While Wonder Woman subtly inserted a reference to Bruce Wayne, Wonder Woman 1984 is in no way connected to the DCEU despite getting multiple chances to insert an Easter Egg or two. While it forgoes that option, it certainly sneaks in plenty of references to the first film. Well, sure, Chris Pine’s Steve Trevor is the bigger attraction as he returns from the dead to aid Diana in saving the world from Maxwell Lord’s insane plans, but there is another character from 2017’s Wonder Woman who briefly appears in the story in a blink-and-miss moment.
(The following article contains major spoilers from Wonder Woman 1984. Stop reading in case you haven’t watched the film yet)
To summarize, Wonder Woman saw the Amazonian princess Diana Prince leaving the hidden island of Themyscira to stop Ares from instigating a world-wide war to destroy mankind. On the way, she received great help from the pilot and Allied spy, Steve Trevor, his assistant Etta Candy, spy Sameer, marksman Charlie, and the Native American smuggler Chief Napi to thwart God of War’s nefarious plans.
When the war ended with Wonder Woman killing Ares and Steve sacrificing himself to save the world, the present-day scenes painted the picture that Diana lost touch with Charlie and the others post Steve’s death. All she had was an old picture taken during the war and that too was delivered to her by Bruce Wayne.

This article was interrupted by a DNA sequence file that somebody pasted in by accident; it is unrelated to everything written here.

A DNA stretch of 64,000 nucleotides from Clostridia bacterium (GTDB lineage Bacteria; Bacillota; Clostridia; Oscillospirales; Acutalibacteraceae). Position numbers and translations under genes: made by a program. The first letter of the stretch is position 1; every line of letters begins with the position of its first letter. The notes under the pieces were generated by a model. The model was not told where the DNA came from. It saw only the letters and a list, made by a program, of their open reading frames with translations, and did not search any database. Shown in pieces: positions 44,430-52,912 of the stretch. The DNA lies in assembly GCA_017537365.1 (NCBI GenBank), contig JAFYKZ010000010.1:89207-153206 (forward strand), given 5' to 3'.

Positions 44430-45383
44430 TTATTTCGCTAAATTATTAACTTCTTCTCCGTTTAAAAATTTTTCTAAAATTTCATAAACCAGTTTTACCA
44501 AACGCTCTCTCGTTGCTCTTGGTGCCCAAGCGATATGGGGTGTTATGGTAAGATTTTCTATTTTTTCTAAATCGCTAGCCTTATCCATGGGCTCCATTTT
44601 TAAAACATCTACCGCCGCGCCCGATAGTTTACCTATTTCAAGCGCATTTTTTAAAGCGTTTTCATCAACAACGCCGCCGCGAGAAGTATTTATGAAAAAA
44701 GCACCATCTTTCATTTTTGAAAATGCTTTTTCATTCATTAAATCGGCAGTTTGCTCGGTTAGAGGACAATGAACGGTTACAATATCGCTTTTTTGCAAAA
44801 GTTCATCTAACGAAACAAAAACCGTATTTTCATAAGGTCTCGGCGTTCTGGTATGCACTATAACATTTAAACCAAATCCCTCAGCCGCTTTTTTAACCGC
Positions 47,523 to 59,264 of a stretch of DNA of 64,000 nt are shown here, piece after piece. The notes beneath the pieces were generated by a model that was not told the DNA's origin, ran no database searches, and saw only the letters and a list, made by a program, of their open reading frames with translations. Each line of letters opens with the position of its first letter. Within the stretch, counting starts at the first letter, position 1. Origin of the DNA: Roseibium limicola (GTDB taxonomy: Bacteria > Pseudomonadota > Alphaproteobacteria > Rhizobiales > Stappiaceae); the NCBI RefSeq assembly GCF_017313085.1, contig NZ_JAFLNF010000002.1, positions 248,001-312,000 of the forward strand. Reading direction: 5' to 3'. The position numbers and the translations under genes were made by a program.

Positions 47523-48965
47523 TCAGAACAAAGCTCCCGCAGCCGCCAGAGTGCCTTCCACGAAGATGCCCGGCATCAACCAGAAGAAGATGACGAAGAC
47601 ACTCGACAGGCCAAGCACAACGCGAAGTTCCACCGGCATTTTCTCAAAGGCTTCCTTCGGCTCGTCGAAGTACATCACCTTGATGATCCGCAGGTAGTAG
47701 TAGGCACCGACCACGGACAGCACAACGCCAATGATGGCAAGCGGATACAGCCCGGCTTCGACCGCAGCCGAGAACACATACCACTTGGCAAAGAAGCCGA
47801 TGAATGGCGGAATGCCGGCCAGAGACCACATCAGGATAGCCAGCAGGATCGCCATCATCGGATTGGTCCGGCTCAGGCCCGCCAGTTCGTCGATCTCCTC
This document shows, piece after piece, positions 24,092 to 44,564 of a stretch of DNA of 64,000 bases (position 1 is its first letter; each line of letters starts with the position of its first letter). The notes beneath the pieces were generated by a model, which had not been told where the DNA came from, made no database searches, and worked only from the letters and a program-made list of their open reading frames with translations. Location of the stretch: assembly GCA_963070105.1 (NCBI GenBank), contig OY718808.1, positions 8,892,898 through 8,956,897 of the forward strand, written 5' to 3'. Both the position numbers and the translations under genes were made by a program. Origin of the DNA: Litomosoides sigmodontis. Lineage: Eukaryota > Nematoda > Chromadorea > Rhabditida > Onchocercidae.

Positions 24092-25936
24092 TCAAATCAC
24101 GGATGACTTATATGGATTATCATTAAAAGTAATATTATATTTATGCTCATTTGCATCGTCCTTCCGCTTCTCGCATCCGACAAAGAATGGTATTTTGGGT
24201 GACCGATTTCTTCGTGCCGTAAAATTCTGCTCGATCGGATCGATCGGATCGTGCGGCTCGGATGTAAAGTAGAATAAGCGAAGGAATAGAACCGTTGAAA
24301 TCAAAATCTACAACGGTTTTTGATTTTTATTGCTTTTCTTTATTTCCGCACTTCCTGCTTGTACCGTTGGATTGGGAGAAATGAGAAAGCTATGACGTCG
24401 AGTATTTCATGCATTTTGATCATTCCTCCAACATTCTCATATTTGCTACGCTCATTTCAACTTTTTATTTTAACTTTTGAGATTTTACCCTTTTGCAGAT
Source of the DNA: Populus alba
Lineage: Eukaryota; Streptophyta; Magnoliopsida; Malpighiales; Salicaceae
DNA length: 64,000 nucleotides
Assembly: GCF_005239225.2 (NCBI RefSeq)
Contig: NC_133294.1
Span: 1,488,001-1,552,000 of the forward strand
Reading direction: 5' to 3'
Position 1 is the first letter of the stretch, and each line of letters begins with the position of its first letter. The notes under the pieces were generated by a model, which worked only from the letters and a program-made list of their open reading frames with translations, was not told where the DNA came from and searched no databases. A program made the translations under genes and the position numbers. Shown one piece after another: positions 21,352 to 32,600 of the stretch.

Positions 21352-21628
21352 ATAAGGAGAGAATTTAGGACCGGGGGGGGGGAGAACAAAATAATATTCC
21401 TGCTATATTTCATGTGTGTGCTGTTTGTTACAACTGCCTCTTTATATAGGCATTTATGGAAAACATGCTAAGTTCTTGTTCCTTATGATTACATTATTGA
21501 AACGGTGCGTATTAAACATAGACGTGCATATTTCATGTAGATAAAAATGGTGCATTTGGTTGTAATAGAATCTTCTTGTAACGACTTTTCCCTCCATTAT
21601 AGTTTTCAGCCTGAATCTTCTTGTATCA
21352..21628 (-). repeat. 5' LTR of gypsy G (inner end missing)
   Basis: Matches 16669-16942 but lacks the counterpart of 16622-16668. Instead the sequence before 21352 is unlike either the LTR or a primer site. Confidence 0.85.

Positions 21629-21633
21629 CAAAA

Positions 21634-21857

But Wonder Woman 1984 sheds a brief yet important light on what happened in all those years after Diana stopped the war. The film begins with the Amazonian warrior tackling mediocre criminals who carry out a hilariously unsuccessful heist at a jewellery store in a mall. After she gets them arrested, Diana returns to her “normal” life in a lavish apartment in Washington D.C. where there are photos everywhere. Of course, Steve crops up in many of them- a paper cutting from a newspaper where he was honoured posthumously, Diana at his family ranch, etc. But there are also pictures of her with Sam, Charlie, Napi, and Etta, proving that she was tight with them post 1918, even after Steve wasn’t there anymore.
But of them, it was only one with whom she maintained contact for the longest as we see a photo of Diana with an elderly woman in New York. Judging by the dead-on hairstyle and dressing sense, it is safe to say that the woman is obviously Etta Candy. While, in Wonder Woman, the endearing and equally bold character of Etta (who helped Diana in adapting to 1918’s London) was played by Lucy Davis, it is hard to deduce whether it’s the digitally aged picture of the actress in the frame too or not. But given the decades that have gone by since the events in the first film and how Diana never mentions her or the others, it can be assumed that Etta has passed away. Oh, we so wanted to see her dolling out some action scenes- after all, she was “not opposed to engaging in a bit of fisticuffs.” Wonder Woman 1984 is now streaming on HBO Max streaming app.